When you backpack in countries which are a little more obscure than your Thailands or Australias strange things seem to have a knack for gravitating towards you. So as we were walking up the high street in Hargeisa, a snazzy brand new Range Rover pulls up and stops in the middle of the road, quite aggressively in front of us. This would normally freak me out, but so many people had been parking their cars and running to say hello, we figured/hoped it was the same thing again. The electric window slowly winds down, and we can see the guys face. A middle-aged Arab guy with, a wonderful moustache, saying “Get in”, now in hindsight this does sound a little stupid but I guess in shock more than anything else Paul and I did just that and clambered into the back of his Range Rover.
It soon transpired that he was a big-shot Saudi Arabian property tycoon who owned a host of hotels and buildings across Somalia and was now in semi-retirement, managing a huge portfolio of his properties in Hargeisa. He inquired as to what we were doing there and he was super interested in my plans to visit every country in the world. The whole time, we are parked in the middle of the road, people honking their horn behind us, causing a bit of a commotion, but he literally couldn’t care less.
He said, “Listen guys, I’m a busy man, I have to go, but you must come to my house for dinner tonight”. We lied, and said sure we’ll come, no problem, what’s the address. With no intention of going blindly to a part of town we don’t know, to have dinner with some big shot Saudi Arab. But we played his game. “Address? You don’t need no address. Get a taxi at seven PM and tell him you’re going to Fast Eddy’s house”. Right, no address? Hargeisa is a big city, how the hell would a taxi driver know where ‘Fast Eddy’s House’ was. “He’ll know, see you later”, and he opened up the door for us, and sped off.
Dinner time came and we went looking for food. Paul and I, from somewhere, said something stupid, along the lines of “Shall we just do it? He seemed alright, and it’ll be a hell of a story”.
To cut a long story short, we hailed a run-down yellow cab, said to the driver sheepishly “Errm, Fast Eddy’s house please?”. He whacked the car into gear and we were off. Wow. Within twenty minutes we had been let past Fast Eddy’s security, then his huge gates, then more security and we were in his luxury pad in the north of the city.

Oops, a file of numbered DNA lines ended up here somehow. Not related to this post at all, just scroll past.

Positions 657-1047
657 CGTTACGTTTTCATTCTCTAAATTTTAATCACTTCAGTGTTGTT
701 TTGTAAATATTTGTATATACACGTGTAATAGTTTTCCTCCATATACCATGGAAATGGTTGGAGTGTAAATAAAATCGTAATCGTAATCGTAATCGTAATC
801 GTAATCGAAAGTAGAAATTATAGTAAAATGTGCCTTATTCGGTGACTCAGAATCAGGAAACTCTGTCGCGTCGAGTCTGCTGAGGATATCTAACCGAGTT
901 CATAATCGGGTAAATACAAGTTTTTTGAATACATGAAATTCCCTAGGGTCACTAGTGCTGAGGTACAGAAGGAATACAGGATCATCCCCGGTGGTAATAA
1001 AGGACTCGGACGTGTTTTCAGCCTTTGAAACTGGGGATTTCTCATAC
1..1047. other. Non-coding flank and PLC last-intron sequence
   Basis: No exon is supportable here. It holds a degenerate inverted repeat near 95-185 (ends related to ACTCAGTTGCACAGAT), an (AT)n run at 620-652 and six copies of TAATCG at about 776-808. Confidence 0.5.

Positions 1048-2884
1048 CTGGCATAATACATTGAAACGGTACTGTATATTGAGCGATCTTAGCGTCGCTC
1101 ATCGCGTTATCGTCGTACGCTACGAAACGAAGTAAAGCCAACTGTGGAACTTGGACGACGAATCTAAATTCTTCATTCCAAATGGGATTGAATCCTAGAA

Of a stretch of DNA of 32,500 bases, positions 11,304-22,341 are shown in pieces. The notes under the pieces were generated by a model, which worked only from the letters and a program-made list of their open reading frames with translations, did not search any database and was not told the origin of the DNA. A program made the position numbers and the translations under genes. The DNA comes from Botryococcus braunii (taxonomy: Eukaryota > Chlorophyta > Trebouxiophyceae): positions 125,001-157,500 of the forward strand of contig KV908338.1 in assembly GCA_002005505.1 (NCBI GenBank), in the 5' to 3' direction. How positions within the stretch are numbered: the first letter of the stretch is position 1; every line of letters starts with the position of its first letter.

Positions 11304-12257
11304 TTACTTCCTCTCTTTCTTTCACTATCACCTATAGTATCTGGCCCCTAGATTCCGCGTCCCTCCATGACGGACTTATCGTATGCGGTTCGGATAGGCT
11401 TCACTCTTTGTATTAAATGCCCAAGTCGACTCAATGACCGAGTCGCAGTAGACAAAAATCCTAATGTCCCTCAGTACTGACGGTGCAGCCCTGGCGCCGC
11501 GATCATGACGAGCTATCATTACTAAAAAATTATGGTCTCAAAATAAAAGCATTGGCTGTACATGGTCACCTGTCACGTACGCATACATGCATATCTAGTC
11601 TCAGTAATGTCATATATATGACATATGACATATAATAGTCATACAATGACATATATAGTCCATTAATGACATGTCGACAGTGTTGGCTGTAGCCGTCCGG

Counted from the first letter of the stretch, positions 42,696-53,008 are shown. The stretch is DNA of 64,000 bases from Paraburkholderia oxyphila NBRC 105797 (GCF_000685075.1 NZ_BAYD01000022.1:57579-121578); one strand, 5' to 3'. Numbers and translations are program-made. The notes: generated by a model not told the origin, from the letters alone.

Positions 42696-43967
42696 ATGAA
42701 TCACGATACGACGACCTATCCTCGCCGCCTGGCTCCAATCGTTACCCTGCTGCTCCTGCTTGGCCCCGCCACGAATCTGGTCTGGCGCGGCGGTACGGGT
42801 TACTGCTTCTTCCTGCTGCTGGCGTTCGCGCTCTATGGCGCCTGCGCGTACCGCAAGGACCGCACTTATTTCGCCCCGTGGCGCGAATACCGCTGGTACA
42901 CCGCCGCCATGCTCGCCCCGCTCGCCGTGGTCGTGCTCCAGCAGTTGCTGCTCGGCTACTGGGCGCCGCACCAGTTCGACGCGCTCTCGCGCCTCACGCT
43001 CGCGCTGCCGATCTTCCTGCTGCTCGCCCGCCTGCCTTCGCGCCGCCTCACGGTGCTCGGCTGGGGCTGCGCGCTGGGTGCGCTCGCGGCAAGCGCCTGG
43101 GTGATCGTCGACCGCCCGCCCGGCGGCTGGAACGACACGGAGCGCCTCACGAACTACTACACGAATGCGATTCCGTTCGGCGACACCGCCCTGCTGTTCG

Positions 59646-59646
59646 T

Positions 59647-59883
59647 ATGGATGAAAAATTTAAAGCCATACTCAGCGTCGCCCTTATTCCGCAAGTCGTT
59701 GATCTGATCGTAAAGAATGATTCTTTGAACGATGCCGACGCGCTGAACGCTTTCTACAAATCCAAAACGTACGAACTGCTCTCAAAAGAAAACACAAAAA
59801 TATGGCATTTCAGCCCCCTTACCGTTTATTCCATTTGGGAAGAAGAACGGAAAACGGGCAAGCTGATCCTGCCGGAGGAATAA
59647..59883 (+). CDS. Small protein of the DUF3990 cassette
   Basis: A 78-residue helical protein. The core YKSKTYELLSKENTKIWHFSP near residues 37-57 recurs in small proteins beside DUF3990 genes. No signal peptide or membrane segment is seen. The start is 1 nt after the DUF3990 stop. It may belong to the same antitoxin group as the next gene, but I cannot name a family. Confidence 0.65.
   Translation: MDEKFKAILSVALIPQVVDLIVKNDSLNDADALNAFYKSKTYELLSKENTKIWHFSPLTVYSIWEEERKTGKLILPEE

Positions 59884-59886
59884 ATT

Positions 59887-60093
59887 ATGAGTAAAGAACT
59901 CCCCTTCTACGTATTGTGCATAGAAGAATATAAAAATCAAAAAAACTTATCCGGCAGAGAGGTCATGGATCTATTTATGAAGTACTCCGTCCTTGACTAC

“Want something to drink guys?”. Alcohol is illegal, in both Somalia and Fast Eddy’s home in Saudi Arabia, so I asked respectively asked for water or a coke. “I’m not serving you guys cokes, wait here”. Fast forward five minutes and we are drinking bootleg gin with Fast Eddy in some very expensive tumblers. Very crazy, probably a little stupid, but bloody good fun. And this was just the beginning.
One-legged man shooting a dog
As we’re chatting over our horrible bootleg gin, Fast Eddy tells us that he absolutely loves dogs, he had them running around all over the place, but one dog which he loved the most, which he referred to as his personal guard dog, was walking around with a horrible limp. I had to ask why, and I kinda wish I hadn’t. Basically, Fast Eddy had an altercation with someone who owed him money, then one evening this crazy guy comes looking for Fast Eddy in Eddy’s home, but Eddy was out on business. Not to be deterred, the crazy guy unleashes his concealed handgun, and shoot Eddy’s favourite dog in fury. On hearing the news, Eddy was beside himself. He pulls out his revolver (which he had been proudly showing off to us all afternoon) and went after the guy with less than the best intentions. The rumour mill did its job and he soon found the guy, it turned out that this crazy guy had one normal leg and one prosthetic leg so Eddy took pity on him, decided not to shoot him but instead grabbed his prosthetic leg, yanked it off him and beat him black and blue with that instead, after a long painful set of apologies, they were even apparently. I think the guy probably thought twice before making his way over to Fast Eddy’s place again. I was thinking along the same lines.
Eddy said we would go for a drive soon, but he had invited one of his friends to come with us. No probs, all good. The security came to tell Fast Eddy that his guest was here, and he left Paul and me in the room. We were saying this is crazy. Amazing too, but still crazy and were giggling like two little school girls. Then Mohammed, our terrorist friend from the internet cafe, walked in. “Alright, boys, nice to see ya again”. Oh shit.
Turns out Fast Eddy and Mohammed were pals. Mohammed had called Fast Eddy earlier to say he had met two English speaking foreigners in town, and Eddy told him he had met us and already invited us to dinner, so he should come too. At least that’s the story they told us.
More bootleg gin, a lot of small talk, and a nervous energy between Paul and I and soon it was evening. Fast Eddy said we should go for a drive, so Mohammed rode shotgun, Fast Eddy drove and Paul and I sat like two little children in the back seat, vary wary about what exactly we were getting ourselves in for. Fast Eddy said he would take us out for dinner at his friend’s place first, so we had a quick pitstop at his friend’s place, ate something, and back in the car for a ‘ride around the city’ or so Eddy said…
Fearing for my life
This ‘ride around the city’ started normally enough, driving through the city centre, swigging on the bootleg gin stashed in a Coke bottle, listening to Somali hip-hop, all very surreal. Then we started heading out of town. Maybe there’s another section of the city, I thought, trying to stem my worries. Further out of town still, less and less traffic, almost no buildings. A little further more, then we turn off the main street up a dirt track, the street lights stopped, it was dark and we were going off-road into a dusty no-mans land. This was taking a turn for the worse.